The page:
4. Repeat the back slaps another five times, followed by abdo-thrusts another five times. Repeat this entire process five times and call for medical assistance if the item is still not dislodged. Continue until medical help arrives, but as the patient’s airway is blocked it is likely they will pass out if the item continues to prevent breathing. In this case, it is necessary to start CPR (see the link to the second video I posted under Basic Life Support).
Anaphylaxis (Allergic Reaction)
Anaphylaxis is a medical emergency! If someone becomes very unwell or collapses following something like an insect bite or accidental ingestion of a known trigger, call for an ambulance and tell the operator you believe they are experiencing anaphylaxis.
In severe cases of anaphylaxis, an injection of adrenaline must be given. Usually people with a known allergy will have a kit on hand which they can administer or you can help with.
If the person is experiencing difficulty breathing, help them to sit upright, perhaps leaning over the back of a chair to help expand the lungs.
If they are experiencing hypotension (low blood pressure, feelings of light-headedness or dizziness, tiredness, etc) get them to lie flat and elevate their legs.
If the patient becomes unconscious, place them in the recovery position.
In milder cases of anaphylaxis where the patient is experiencing skin reactions to a trigger (rash, itch, etc), adrenaline is not usually needed but antihistamines and steroids may be required. All cases of anaphylaxis should be treated as an emergency.
Using the FAST guide (face - is their face drooping on one side? Can they smile?, arms - can they raise both arms to the same level? speech - can the person not speak correctly, are they slurring, can they not understand what you’re saying?, time to call an ambulance) to identify if you think someone has had a stroke, call an ambulance as this is also a medical emergency.
If someone is bleeding severely, medical help must be sought ASAP to reduce symptoms of shock and effects of blood loss.
Wearing gloves if possible, check there is nothing embedded in the wound. If there is, apply pressure around the object but do not push on it, and pad well around the item before bandaging to prevent the object from becoming embedded further.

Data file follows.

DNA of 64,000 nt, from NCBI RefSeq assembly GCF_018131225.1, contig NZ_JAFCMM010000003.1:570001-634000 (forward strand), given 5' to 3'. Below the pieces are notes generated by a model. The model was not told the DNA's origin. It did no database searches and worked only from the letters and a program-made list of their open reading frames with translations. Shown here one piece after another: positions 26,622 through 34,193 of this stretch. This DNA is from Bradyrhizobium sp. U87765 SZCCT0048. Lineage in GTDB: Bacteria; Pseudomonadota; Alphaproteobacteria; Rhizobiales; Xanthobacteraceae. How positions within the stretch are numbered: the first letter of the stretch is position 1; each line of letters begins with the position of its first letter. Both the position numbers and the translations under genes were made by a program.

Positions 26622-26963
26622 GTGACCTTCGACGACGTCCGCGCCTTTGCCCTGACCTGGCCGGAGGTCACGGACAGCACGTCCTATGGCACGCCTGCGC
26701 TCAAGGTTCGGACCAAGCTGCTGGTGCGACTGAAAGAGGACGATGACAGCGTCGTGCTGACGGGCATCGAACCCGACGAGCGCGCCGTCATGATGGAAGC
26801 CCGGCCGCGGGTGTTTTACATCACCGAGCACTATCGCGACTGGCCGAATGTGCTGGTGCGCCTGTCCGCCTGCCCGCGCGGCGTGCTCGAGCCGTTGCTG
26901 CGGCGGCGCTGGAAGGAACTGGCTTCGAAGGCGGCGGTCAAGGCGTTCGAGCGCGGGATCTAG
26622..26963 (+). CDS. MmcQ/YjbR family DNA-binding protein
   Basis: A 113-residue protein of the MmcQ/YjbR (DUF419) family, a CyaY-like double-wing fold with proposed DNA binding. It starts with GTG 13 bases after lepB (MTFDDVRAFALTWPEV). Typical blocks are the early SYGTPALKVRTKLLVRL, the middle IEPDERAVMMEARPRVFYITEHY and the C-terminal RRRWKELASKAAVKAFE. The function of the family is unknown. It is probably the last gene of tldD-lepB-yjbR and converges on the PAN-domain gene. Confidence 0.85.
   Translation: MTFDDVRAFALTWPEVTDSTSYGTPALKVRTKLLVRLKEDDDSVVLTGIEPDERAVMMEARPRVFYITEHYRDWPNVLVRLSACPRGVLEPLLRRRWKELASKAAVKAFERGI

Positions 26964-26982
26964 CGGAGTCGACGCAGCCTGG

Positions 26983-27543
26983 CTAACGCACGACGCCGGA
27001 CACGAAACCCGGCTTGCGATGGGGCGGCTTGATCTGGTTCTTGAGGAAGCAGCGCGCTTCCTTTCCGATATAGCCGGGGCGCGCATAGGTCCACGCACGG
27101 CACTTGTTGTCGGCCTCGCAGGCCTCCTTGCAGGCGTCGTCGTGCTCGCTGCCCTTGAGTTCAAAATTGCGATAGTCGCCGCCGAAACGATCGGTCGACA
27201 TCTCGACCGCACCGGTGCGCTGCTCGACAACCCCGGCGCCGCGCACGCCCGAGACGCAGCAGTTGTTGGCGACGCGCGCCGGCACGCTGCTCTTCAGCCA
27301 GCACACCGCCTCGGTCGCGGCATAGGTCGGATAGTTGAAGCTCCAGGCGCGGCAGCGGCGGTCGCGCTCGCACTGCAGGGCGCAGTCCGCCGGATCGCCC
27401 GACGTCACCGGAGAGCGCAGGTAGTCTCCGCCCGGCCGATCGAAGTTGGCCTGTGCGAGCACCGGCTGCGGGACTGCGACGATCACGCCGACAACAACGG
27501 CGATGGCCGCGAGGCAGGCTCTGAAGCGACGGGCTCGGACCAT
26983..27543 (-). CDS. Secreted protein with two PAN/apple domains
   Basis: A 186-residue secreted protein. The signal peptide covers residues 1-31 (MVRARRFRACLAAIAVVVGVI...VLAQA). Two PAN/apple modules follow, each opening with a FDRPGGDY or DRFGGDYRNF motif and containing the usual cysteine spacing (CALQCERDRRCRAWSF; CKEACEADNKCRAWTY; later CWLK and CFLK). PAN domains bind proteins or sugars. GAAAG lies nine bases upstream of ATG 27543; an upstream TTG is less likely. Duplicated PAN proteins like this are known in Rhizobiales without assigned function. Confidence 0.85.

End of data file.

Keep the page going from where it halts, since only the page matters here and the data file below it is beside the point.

Apply and maintain firm pressure on the wound, preferably with a clean pad or cloth, and then bandage the area firmly. If possible, raise the area to reduce blood flow.
If a body part has been severed (like a finger), wrap it in a clean material such as clingfilm or a plastic bag and keep it cool. Try not to put it in direct contact with ice to reduce damage to the skin.
Medical attention should be sought for fractures, sprains, etc. so call for assistance if you are unable to take the patient to hospital yourself (i.e., if the patient has a broken arm/wrist, etc, they can be taken to hospital in your own car or via public transport, but if they have a broken leg or something that prevents them from walking easily, call for an ambulance).
Try to keep the patient/affected area as still as possible until they arrive at hospital. If the patient is showing signs of shock (clamminess, weak pulse, shallow breathing), lie the casualty down and raise their legs above their heart, loosening any tight clothing, and call for urgent medical assistance.
Do not give the patient anything to eat or drink as they may require a general anaesthetic at hospital.
So those are some very basic guidelines on what to do in a few more common medical emergencies. If you would like more info, check out the British Red Cross website which has more scenarios and lots of other really useful information: